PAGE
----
In the early 1970’s, a medical insurance crisis supposedly gripped the State of California. In 1975, then (and current) Governor Jerry Brown called a special session of the California Legislature and the legislature passed the Medical Injury Compensation Recovery Act, known as MICRA. Since its enactment, California’s MICRA has been touted as a model of tort reform for the entire nation.

MICRA applies to actions (i.e. lawsuits) filed against a “health care provider” based on “professional negligence” or medical malpractice. MICRA’s most controversial element is a $250,000 cap on non-economic damages for pain & suffering, regardless of how egregious the medical negligence or how serious the injury. The $250,000 limitation on non-economic damages is not indexed for inflation. There is also a limitation on attorney contingency fees in medical malpractice cases (40 % of the first $50,000, 33.33 % of the next $50,000, 25 % of the next $500,000, and 15 % of any amount that exceeds $600,000), the statute of limitations for actions against healthcare providers was shortened by MICRA, there is a requirement that there be advance notice of claims against healthcare providers, MICRA allows for binding arbitrations, MICRA abrogates the collateral source rule, and MICRA allows for doctors to pay judgments over time.

In California, there are certain causes of actions where MICRA’s cap on non-economic damages is not applicable. The following is a list of the types of cases, that when established, can allow for greater recovery: Battery (Perry v. Shaw (2001) 88 Cal.App.4th 658), Elder Abuse and Dependent Adult Actions (see CA Welfare & Institutions Code Section 15657), Fraud, Unfair Business Practices (CA Business and Professions Code Section 17200), unlicensed health care providers (including telemedicine care) for residents by out of state health care providers (Lathrop v. Healthcare Partners Medical Group (2004) 114 Cal.App.4th 1412) and a failure to summon medical care for a prisoner (Flores v. Natividad Medical Center (1987) 192 Cal.App.3d 1106).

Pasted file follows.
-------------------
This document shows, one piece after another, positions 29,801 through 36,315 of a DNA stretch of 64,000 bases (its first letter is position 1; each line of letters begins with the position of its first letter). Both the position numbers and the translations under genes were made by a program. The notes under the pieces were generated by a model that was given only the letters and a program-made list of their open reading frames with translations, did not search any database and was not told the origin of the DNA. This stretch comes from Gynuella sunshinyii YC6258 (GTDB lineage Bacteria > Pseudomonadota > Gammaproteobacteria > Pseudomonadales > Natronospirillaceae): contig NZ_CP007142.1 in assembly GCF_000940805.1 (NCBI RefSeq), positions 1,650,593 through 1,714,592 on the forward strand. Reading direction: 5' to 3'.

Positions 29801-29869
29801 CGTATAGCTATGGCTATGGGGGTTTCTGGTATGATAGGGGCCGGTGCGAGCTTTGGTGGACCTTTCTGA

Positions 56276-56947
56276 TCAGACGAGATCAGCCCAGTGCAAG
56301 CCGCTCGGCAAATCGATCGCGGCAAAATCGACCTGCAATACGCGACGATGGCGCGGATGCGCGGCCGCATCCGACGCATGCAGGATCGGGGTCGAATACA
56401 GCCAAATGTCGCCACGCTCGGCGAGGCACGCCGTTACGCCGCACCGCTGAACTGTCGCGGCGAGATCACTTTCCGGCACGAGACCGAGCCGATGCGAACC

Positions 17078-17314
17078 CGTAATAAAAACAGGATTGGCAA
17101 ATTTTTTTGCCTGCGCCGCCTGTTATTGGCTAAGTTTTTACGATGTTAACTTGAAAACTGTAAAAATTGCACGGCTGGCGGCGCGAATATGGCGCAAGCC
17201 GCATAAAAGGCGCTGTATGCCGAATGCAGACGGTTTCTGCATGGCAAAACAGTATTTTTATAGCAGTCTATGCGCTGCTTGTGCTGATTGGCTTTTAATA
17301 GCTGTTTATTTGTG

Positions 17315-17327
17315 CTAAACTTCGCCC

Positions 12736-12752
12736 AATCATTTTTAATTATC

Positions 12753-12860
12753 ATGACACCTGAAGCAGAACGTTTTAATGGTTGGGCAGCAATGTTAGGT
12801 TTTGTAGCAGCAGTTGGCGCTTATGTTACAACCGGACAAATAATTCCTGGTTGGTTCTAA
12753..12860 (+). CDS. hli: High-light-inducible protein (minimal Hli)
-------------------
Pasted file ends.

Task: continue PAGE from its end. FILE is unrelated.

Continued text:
For more information, or if you or a loved one, have been injured as the result of medical malpractice in California, please contact the experienced lawyers at Mulligan Law. Our telephone number is 619-238-8700.



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Jan is not only knowledgeable and professional, but she has a true heart for helping people. Practicing law is her ‘purpose and passion’ and she displays this through her compassion and caring, [and] her fire and tenacity. Jan fights for her clients and she does not back down. She is honest and direct.

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